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Religious Studies A-level

Theology, Philosophy and Ethics represent some of the oldest academic disciplines and have their origins in antiquity. The subjects first studied at some of the country's earliest universities, such as Oxford and Cambridge, included theology and philosophy.

Why Religious Studies?

This academic A-level course races through the thinkers' history; from the giants of Greek philosophical thought, such as Plato and Aristotle, to some of today's leading and contemporary theologians.

As such, the course offers an unprecedented depth to scholarly research and a fascinating richness of thought on any given topic. We would love to help you to formulate your own thoughts to contribute to the debate.

  • The study of Religion is more relevant to life in 21st Century UK than ever before in history.
  • It is useful for any job that involves working with people. (Apart from a Lighthouse Keeper, try thinking of a job that does not involve working with people.)
  • A-level Religious Studies equips the student to make informed choices about questions of destiny, origins and ultimate meaning to life, with reference to some of the most significant religious traditions in the world.
  • It is really, really interesting! Understanding what is at the core of shared human experience, and what it is that makes people tick is a fascinating pursuit. Welcome to the world of A-level Religious Studies!

Any special requirements?

An open mind, a willing spirit and a teachable heart. There are no specific requirements in addition to the requirements for admission set by St Christopher's. GCSE RS is not an essential pre-requisite.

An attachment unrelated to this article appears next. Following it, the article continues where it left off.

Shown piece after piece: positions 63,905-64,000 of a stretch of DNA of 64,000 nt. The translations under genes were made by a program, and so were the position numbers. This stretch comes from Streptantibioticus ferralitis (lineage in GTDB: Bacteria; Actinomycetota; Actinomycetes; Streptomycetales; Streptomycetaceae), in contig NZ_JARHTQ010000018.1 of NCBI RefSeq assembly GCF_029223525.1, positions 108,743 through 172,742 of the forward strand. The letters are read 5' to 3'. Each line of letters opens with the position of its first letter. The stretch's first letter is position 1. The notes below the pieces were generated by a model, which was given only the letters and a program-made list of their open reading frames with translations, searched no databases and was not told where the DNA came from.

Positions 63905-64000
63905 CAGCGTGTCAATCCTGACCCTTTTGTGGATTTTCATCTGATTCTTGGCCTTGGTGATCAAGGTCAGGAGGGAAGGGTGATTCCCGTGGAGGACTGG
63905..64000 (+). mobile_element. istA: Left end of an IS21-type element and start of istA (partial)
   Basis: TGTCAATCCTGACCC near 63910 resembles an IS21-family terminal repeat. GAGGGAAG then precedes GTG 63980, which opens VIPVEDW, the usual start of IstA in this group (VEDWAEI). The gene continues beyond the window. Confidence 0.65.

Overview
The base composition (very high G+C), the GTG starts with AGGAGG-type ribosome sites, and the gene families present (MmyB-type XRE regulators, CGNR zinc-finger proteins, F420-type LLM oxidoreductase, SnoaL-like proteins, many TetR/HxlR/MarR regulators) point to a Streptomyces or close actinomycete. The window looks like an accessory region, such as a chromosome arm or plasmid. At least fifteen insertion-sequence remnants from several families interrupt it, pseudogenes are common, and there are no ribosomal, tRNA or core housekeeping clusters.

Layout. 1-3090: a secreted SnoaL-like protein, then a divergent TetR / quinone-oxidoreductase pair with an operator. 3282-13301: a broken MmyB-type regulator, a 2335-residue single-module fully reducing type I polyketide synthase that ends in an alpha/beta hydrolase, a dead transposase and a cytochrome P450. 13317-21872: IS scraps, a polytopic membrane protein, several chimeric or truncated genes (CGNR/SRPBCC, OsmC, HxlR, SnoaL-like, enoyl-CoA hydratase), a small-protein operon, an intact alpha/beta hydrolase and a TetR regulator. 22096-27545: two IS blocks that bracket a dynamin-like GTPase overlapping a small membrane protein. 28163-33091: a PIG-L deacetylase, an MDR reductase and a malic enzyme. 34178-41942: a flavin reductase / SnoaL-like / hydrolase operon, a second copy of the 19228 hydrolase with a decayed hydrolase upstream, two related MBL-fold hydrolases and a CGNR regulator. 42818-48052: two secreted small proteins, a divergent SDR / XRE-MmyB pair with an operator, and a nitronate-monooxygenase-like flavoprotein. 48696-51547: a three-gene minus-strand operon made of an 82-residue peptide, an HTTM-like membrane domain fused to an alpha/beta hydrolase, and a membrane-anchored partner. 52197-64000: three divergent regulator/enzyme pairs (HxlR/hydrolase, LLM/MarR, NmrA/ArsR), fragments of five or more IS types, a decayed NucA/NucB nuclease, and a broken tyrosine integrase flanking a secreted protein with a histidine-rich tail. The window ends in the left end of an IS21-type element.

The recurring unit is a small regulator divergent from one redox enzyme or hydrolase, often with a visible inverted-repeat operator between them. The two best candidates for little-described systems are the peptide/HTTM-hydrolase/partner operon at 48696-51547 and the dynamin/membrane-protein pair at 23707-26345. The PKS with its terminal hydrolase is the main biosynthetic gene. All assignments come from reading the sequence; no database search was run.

What will I study?

Over the two years of the course, students will study three components following the Eduqas Religious Studies specification. Each component is worth 33⅓ of the final mark:

Component 1: A study of Christianity - includes religious figures and sacred texts; religious concepts and religious life; significant social and historical developments in religious thought; religious practices that shape religious identity.

Component 2: Philosophy of Religion - inductive and deductive arguments for the existence of God; Challenges to religious belief - the problem of evil and suffering, and religious belief as a product of the human mind; religious experience; religious language.

Component 3: Religion and Ethics - ethical Thought; deontological Ethics; teleological ethics; determinism and free will.

How will I be assessed?

Each component will be assessed by examination at the end of the second year.

Purpose and Provision

Download a copy of the Religious Education Departments Purpose and Provision document here.

Curriculum Map

Download a copy of the Religious Education Departments Curriculum Map document here.